The SL-1 disaster

By Dr. Nick Touran, Ph.D., P.E., 2022-09-27 , Reading time: 3 minutes

Picture of the SL-1 nuclear reactor in Idaho before the accident

The SL-1 reactor before the incident. (Source: DOE)

What happened?

The Army’s SL-1 (Stationary, Low-power 1) in Idaho was part of the Army Package Power Program, previously called the Argonne Low Power Reactor, ALPR. It was designed to be built on the tundra above the DEW line to power radar stations. It suffered an explosion on January 3, 1961 that resulted in 3 gruesome casualties.

The destroyed SL-1 nuclear core after the accident

The destroyed SL-1 nuclear core after the accident. (From [1]).

Three military staff were on shift, working on the reactor head to adjust the control rod drives mechanisms and housing. For unknown reasons, one or more of them manually withdrew the central control rod to the 20-inch mark (well beyond specifications) with less than maximum exertion to start the reactor excursion. This put the reactor on a 4-millisecond period until the core peaked at about 20 gigawatts, for a total of 130 MW-seconds of nuclear energy. [1]

Steam formed in the core and accelerated the 7-foot column of water above it at 160 feet per second towards the upper head; a 10,000 psi water hammer. The momentum transferred to the shield plugs, which ejected at 50 feet per second, and then lifted the entire reactor head about 9 feet up. [1]. Two of the three men died instantly, one pinned to the ceiling by an ejected shield plug, and the other thrown sideways onto a shield [4].

Automatic heat detection alarms were received at the fire department of the National Reactor Testing Station around 9:01 PM MT. The AEC fire and security teams responded but found high radiation levels of 25 r/hr and withdrew [2]. Additional staff arrived to help and realized the three men on staff must still be in the building. The reactor floor dose rate measured 500 r/hr. Two men decided to enter, and they saw two men, one of whom was still moving. They withdrew and got more help. The still-living man was put on a stretcher and removed [2], but was declared dead soon after this.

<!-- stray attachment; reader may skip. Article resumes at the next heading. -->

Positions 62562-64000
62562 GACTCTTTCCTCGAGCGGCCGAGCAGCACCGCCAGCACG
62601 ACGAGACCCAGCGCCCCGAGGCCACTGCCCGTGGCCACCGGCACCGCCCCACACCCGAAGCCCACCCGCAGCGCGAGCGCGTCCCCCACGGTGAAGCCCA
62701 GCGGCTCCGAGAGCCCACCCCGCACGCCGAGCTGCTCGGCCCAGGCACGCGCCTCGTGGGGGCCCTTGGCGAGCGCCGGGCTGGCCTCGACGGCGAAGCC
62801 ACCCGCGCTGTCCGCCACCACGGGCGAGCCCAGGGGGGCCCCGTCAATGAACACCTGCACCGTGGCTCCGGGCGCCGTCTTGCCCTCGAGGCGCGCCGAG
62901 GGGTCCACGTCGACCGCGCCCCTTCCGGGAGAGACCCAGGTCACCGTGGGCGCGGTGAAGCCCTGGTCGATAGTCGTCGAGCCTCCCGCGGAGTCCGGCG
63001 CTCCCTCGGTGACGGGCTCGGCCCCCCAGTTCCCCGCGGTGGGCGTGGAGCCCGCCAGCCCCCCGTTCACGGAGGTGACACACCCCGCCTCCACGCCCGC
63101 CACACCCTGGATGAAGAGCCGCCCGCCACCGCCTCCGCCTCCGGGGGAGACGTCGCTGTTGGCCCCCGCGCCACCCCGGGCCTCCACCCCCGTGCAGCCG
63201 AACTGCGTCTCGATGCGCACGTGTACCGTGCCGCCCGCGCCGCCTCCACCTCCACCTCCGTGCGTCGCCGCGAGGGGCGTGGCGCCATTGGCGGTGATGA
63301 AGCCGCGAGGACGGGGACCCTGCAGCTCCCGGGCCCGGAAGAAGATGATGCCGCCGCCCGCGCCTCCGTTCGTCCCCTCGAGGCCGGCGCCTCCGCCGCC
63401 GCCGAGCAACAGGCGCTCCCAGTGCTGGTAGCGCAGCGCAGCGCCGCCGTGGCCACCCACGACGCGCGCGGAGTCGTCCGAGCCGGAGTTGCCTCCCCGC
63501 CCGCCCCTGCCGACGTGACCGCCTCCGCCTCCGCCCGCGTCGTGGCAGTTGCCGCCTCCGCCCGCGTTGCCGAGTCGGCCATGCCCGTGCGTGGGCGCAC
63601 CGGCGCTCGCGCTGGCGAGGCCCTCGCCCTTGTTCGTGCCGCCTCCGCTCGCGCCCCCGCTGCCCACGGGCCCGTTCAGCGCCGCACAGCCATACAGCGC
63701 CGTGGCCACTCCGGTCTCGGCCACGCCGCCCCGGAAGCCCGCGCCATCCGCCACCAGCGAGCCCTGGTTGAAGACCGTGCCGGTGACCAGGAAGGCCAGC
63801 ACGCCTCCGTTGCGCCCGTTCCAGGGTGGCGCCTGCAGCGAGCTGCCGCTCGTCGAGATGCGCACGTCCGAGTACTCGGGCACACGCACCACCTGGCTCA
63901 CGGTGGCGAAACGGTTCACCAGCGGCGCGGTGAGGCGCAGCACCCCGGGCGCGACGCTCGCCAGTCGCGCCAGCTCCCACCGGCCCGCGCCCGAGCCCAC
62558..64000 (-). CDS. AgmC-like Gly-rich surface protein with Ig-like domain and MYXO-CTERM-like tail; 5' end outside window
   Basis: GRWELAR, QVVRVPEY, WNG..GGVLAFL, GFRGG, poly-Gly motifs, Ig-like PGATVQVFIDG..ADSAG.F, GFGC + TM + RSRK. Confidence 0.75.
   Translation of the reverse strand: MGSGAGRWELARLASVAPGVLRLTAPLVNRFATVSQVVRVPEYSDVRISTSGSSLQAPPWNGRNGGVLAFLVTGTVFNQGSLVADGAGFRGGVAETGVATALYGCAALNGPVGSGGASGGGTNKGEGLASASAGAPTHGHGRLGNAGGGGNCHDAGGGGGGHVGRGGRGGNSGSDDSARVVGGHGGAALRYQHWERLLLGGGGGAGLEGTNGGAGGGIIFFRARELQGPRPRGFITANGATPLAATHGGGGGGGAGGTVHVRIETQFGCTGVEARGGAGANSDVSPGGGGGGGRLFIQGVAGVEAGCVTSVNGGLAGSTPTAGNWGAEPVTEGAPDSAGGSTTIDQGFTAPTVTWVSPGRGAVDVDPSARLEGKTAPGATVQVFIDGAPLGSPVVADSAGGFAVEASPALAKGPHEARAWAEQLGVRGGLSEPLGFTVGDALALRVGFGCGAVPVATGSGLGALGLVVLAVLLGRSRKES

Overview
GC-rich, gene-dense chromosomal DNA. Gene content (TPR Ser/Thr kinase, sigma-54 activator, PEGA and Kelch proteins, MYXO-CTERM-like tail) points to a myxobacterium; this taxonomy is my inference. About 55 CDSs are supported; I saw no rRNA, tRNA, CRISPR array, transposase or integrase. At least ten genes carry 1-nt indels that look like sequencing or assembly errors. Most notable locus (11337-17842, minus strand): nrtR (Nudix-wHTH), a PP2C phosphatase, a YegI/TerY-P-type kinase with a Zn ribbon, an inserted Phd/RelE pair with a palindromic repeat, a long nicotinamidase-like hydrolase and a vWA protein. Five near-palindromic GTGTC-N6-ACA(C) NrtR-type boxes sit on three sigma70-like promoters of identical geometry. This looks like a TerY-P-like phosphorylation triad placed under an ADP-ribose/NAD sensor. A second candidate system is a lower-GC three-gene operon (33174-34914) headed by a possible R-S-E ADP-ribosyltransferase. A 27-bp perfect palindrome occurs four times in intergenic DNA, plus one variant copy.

Limit the rate at which control rods can be withdrawn

A control rod is thought to have been held manually by a person who then pulled it out quickly. Later designs put rate limiting mechanisms in the drives that prevent them from being removed rapidly.

Don’t let a single control rod be enough to go supercritical

It should take more than 1 rod to go critical from a shut down position

Avoid water hammer

Do not put the reactor into a configuration where it has a tightly sealed lid and a partially filled tank. If the water hammer could not have developed the 10,000 psi pressure, this incident would not have been nearly as destructive.


The SL-1 accident had a major impact on nuclear safety in many ways. The design principles were adjusted to factor in the lessons learned.

References and more info

  1. Final report of SL-1 recovery operation / SL-1 Project, Idaho
  3. Accidents in the nuclear industry : an information file
  4. Proving the Principle Chapter 15
  5. SL-1 Wikipedia page
  6. Idaho Falls: The Untold Story of America’s First Nuclear Accident

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